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The ‘Pixels’ Problem: Why Movies About Video Games Inevitably Fail

The 'Pixels' Problem: Why Movies About Video Games Inevitably Fail

READ MORE: ‘Pixels’ Reviews Give Adam Sandler No Quarter

Pixels,” the new science fiction-action-comedy directed by Chris Columbus, opens with a jaunt back to 1982. A young man, chosen for the dubious honor of looking the most like leading man Adam Sandler, furiously pedals his bike past green lawns, beautiful girls and lemonade stands. His destination is the newly opened arcade, which holds within it treasures such as Pac-Man, Galaga and Donkey Kong. He lives; he loves. He plays video games.

Then the movie jumps ahead 33 years, to 2015. There are flat-screen TVs, smartphones. Someone mentions Katy Perry. On first glance, it would appear we’re in the modern day, but in truth we have jumped into an alternate timeline, a dystopian future where video games achieved their one blinking moment of cultural relevance during the arcade heydays before being lost to time. “Nerd” is still thrown around like a dirty word. In the grim future painted by “Pixels,” people who wear glasses still get regularly shaken down for their lunch money by people named “Biff” and “Tad.”

Disdain for video games is so built into the very conceit of “Pixels,” it’s shocking that the film seems to be trying to inspire nostalgia. Everyone, himself included, believes Sam Brenner (Sandler) has wasted his life playing games. “It’s a useless skill now,” says Kevin James’ Cooper early on. “Like blacksmithing.” In this universe, professional gaming apparently lost momentum pretty early, rather than generating almost 200 million dollars last year alone.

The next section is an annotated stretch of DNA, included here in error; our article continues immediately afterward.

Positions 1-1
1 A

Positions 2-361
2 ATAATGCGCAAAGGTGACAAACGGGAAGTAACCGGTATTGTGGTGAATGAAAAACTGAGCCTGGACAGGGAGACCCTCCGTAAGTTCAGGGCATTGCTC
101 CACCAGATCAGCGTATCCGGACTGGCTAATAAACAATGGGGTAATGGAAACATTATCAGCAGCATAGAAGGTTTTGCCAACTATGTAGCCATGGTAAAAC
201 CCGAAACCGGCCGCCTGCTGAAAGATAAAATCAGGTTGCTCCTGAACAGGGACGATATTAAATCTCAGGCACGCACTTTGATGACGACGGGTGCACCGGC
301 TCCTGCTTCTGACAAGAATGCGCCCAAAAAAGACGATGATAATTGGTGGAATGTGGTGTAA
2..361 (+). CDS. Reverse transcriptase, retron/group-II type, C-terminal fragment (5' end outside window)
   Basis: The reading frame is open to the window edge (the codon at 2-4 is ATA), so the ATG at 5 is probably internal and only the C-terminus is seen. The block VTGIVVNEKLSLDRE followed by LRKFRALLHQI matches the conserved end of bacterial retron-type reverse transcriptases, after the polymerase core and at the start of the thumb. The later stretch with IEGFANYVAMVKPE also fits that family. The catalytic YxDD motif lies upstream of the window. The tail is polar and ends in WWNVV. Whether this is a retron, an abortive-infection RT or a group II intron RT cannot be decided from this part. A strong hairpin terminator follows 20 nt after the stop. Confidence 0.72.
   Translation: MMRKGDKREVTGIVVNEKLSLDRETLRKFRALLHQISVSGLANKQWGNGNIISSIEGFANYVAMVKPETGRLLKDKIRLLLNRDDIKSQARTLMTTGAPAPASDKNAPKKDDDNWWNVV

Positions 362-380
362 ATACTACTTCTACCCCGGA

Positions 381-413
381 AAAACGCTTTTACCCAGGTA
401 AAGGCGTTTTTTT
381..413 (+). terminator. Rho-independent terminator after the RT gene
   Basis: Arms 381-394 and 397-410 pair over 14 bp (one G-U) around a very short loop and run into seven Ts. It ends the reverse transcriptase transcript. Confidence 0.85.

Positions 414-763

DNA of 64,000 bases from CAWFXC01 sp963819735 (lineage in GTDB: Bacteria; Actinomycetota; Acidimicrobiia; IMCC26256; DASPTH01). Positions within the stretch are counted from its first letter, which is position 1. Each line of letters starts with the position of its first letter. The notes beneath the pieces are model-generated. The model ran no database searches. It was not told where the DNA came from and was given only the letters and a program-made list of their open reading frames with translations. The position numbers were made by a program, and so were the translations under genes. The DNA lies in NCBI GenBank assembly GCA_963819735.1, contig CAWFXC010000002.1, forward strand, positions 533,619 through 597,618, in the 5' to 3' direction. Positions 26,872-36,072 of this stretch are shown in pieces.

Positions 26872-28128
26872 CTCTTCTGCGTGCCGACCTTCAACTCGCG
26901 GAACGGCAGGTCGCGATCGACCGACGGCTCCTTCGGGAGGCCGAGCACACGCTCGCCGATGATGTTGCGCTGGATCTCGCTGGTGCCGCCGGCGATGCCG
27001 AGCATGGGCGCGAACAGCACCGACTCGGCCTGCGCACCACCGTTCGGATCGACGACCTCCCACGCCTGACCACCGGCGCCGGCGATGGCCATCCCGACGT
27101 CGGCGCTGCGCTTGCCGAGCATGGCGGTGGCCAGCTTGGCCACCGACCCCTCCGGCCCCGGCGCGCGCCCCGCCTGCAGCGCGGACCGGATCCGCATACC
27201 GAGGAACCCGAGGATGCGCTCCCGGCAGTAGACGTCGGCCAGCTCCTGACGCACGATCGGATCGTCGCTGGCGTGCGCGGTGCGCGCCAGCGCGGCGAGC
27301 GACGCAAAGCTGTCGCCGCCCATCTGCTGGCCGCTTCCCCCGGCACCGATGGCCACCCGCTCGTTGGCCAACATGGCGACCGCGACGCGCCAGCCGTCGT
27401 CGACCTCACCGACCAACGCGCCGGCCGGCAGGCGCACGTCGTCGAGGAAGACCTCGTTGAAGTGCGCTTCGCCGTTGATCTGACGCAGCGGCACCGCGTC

The naysayers are proven wrong when aliens invade, in the form of retro video game characters, and conventional military weapons and tactics prove useless. The good news is, in the real world, we don’t actually need an alien invasion for video games to become relevant. They just are.

As a bad movie, “Pixels” is extremely dismissible. The ways in which it is bad are hardly fun to pick apart, a la “The Room;” instead, they’re just banal — the deeply predictable plot, the unfunny jokes, the constant low-level sexism and occasional spikes of racism that permeate the story. Believe me, I would love to never think about this movie again. But “Pixels” is not a stand-alone mistake. It’s the latest entry in a long line of awful films about video games.

While “Pixels” wants to shout its nihilistic commentaries on the state of modern games from the roof, most video game movies operate on a quieter, more calculated sort of cynicism. The most common sort by far is the adaptation.

From the perspective of a studio executive, adaptations makes sense. Making a movie out of a popular video game means gaining access to an existing fanbase, people who will buy tickets based on franchise alone. It’s less risky than investing in a whole new intellectual property, and unfortunately, this calculation often pays off. The latest “Resident Evil” movie, the fifth in the franchise, made over $200 million in 2012. “Need for Speed,” which was released last year, made a disgusting amount of money as well, despite being adapted from a racing video game that had no recognizable story, setting or characters (though in that way, the adaption was faithful).